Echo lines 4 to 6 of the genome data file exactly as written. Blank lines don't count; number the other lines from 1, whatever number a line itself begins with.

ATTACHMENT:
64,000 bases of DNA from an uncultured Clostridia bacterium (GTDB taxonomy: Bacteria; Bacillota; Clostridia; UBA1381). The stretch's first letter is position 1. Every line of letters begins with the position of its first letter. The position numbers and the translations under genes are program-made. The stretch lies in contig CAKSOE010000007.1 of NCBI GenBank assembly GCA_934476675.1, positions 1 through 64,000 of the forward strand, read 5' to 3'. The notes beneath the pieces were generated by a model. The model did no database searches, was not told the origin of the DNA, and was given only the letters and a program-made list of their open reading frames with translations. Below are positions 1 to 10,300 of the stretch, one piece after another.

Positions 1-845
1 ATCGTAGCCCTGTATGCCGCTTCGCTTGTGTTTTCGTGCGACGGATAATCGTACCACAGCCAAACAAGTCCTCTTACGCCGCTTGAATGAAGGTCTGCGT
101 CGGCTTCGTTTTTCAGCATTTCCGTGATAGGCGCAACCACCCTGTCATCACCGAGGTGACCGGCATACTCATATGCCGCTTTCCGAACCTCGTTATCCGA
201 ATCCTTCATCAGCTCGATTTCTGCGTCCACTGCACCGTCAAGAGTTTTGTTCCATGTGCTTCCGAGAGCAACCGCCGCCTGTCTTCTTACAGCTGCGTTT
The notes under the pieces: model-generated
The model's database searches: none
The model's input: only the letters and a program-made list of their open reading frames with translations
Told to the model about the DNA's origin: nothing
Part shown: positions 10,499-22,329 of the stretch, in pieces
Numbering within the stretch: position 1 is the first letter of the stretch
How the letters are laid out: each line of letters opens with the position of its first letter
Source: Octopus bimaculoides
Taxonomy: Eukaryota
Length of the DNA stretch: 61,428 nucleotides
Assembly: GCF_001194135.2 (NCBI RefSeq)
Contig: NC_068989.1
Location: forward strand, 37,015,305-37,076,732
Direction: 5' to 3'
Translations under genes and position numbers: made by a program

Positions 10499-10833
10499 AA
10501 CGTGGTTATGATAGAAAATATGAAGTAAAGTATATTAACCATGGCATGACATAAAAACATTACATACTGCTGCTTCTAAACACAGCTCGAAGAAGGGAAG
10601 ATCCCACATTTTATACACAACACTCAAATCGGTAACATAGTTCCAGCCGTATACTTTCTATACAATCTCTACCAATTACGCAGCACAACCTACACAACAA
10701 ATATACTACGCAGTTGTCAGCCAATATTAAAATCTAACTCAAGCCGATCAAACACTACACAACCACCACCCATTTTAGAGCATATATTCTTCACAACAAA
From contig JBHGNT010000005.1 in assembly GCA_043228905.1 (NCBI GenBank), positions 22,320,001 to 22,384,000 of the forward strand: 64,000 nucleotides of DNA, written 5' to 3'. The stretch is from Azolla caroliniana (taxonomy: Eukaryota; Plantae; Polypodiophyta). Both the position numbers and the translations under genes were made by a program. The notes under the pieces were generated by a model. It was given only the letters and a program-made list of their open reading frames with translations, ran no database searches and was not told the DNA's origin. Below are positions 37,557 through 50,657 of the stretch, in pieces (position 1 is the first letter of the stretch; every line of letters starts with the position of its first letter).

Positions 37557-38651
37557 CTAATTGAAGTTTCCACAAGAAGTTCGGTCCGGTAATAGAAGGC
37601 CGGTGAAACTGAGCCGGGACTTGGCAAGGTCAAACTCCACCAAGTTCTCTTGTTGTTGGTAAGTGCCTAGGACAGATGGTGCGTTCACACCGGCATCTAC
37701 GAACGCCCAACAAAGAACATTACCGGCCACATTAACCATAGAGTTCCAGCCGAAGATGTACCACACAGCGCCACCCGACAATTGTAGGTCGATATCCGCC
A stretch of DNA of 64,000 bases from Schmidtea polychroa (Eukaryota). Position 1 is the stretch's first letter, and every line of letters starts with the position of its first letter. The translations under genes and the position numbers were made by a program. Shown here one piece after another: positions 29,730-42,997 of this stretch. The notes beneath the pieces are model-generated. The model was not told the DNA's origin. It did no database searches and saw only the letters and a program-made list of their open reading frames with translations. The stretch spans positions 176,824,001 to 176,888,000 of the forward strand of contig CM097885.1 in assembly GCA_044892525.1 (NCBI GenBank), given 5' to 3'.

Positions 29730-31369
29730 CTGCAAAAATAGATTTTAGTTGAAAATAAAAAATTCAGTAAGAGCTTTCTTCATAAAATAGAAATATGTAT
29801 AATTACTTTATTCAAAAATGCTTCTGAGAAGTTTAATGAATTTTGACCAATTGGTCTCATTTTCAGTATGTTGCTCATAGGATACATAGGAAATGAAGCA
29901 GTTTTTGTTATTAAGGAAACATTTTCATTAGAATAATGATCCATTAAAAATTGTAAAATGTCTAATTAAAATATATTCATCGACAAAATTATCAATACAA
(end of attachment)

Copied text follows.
101 CGGCTTCGTTTTTCAGCATTTCCGTGATAGGCGCAACCACCCTGTCATCACCGAGGTGACCGGCATACTCATATGCCGCTTTCCGAACCTCGTTATCCGA
201 ATCCTTCATCAGCTCGATTTCTGCGTCCACTGCACCGTCAAGAGTTTTGTTCCATGTGCTTCCGAGAGCAACCGCCGCCTGTCTTCTTACAGCTGCGTTT
The notes under the pieces: model-generated